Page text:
March 16, 2009

Teenage stress impacts adult health

The stress of first love, first break up, gossip, exams and fights with parents can impact teens' health when they become adults, U.S. researchers said.

Andrew J. Fuligni of the University of California, Los Angeles, and colleagues report that in a study of otherwise healthy, normal teens who self-reported various negative interpersonal interactions, researchers found that a greater frequency of such stress was associated with higher levels of an inflammatory marker called C-reactive protein.

C-reactive protein has been identified as an indicator for the later development of cardiovascular disease.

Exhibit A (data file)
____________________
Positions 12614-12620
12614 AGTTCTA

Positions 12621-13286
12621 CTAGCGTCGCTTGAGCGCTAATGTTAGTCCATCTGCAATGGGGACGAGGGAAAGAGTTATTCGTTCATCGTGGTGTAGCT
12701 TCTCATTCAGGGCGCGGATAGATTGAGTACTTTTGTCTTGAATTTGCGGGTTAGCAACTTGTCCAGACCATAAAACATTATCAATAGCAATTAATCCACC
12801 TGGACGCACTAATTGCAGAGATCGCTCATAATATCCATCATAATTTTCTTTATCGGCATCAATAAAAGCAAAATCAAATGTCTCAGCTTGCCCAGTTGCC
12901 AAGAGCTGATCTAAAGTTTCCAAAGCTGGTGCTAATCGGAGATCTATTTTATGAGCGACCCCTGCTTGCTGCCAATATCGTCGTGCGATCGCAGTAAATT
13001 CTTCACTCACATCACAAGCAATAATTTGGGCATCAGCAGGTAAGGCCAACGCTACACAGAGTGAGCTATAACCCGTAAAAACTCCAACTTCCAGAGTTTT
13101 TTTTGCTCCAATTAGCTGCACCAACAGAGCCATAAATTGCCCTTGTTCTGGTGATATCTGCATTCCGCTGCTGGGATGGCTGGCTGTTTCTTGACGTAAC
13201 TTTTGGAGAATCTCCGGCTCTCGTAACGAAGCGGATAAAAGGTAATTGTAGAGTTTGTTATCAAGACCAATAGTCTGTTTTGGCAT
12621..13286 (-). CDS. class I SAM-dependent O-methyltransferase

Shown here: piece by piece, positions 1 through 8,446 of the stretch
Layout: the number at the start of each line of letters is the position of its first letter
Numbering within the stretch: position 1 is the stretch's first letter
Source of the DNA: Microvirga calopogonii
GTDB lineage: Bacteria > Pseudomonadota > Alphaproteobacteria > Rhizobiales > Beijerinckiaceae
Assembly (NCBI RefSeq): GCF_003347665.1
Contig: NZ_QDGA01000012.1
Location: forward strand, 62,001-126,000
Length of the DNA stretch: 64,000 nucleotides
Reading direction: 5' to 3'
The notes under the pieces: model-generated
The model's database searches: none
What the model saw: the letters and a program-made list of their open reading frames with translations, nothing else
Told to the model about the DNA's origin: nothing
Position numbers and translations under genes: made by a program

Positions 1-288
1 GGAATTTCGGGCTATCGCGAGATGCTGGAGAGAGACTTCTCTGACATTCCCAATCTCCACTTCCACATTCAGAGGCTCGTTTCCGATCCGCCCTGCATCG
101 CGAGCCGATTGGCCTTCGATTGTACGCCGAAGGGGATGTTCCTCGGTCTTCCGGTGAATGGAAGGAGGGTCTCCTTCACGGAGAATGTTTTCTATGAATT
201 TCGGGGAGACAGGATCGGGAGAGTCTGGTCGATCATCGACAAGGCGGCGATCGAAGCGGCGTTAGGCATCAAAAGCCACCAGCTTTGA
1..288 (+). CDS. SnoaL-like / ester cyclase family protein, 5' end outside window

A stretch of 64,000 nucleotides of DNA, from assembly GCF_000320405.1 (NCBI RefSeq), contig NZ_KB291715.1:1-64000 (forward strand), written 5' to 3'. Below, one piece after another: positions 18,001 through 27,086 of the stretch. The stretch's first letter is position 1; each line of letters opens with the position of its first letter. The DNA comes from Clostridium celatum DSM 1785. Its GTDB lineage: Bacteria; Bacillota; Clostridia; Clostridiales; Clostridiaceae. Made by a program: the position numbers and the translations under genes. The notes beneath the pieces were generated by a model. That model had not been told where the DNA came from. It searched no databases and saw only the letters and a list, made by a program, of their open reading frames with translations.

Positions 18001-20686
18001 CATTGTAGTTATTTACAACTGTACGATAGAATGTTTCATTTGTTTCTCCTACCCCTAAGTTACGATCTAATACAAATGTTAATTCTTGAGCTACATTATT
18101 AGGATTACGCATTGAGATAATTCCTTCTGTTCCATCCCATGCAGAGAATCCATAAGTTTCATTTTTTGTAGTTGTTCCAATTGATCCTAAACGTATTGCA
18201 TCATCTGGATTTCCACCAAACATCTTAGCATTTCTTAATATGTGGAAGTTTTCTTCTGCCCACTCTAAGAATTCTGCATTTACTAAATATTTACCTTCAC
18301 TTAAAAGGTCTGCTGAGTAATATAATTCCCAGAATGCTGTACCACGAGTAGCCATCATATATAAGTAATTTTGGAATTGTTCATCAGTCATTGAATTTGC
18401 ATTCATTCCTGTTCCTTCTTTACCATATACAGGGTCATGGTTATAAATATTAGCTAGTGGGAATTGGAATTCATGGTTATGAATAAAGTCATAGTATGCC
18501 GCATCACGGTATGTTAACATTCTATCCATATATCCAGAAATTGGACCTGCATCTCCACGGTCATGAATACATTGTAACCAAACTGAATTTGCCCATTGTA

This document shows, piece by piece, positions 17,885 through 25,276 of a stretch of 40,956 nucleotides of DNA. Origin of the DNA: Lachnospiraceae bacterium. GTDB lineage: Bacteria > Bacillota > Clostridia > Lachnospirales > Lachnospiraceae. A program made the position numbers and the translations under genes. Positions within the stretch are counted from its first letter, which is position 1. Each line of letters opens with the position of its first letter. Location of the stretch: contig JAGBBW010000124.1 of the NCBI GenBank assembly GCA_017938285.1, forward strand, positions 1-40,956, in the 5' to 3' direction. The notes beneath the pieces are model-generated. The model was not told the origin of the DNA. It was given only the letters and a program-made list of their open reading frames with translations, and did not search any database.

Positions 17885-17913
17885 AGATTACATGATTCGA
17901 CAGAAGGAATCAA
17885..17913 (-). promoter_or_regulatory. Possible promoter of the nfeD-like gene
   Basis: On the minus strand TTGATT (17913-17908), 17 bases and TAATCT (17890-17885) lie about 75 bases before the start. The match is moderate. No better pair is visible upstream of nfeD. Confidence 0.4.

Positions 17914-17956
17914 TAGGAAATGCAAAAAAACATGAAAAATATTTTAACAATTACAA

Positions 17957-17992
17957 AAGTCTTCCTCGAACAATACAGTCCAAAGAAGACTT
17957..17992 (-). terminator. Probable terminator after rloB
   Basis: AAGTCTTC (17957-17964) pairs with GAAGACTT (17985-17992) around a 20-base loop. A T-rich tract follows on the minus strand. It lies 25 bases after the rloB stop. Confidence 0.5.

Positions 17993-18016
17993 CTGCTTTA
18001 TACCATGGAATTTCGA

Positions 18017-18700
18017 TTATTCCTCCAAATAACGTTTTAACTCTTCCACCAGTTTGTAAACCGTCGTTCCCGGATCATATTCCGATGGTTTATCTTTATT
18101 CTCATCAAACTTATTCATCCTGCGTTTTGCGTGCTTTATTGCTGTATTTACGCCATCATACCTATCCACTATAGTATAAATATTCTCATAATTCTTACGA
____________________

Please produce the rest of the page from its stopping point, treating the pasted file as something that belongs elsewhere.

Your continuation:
Although most research on stress and inflammation has focused upon adulthood, these results show that such links can occur as early as the teenage years, even among a healthy sample of young men and women, Fuligni said in a statement.

That suggests that alterations in the biological substrates that initiate cardiovascular disease begin before adulthood.

The researchers tracked 69 adolescents, average age 17, from Latin American and European backgrounds, who completed a daily diary and reported any experiences of negative interpersonal interaction with family, peers or school personnel.

The study, published in the journal Psychosomatic Medicine, found that daily interpersonal stress experienced during the high school years was associated with elevated levels of inflammation, as measured by higher levels of C-reactive protein, even among normal, healthy teens.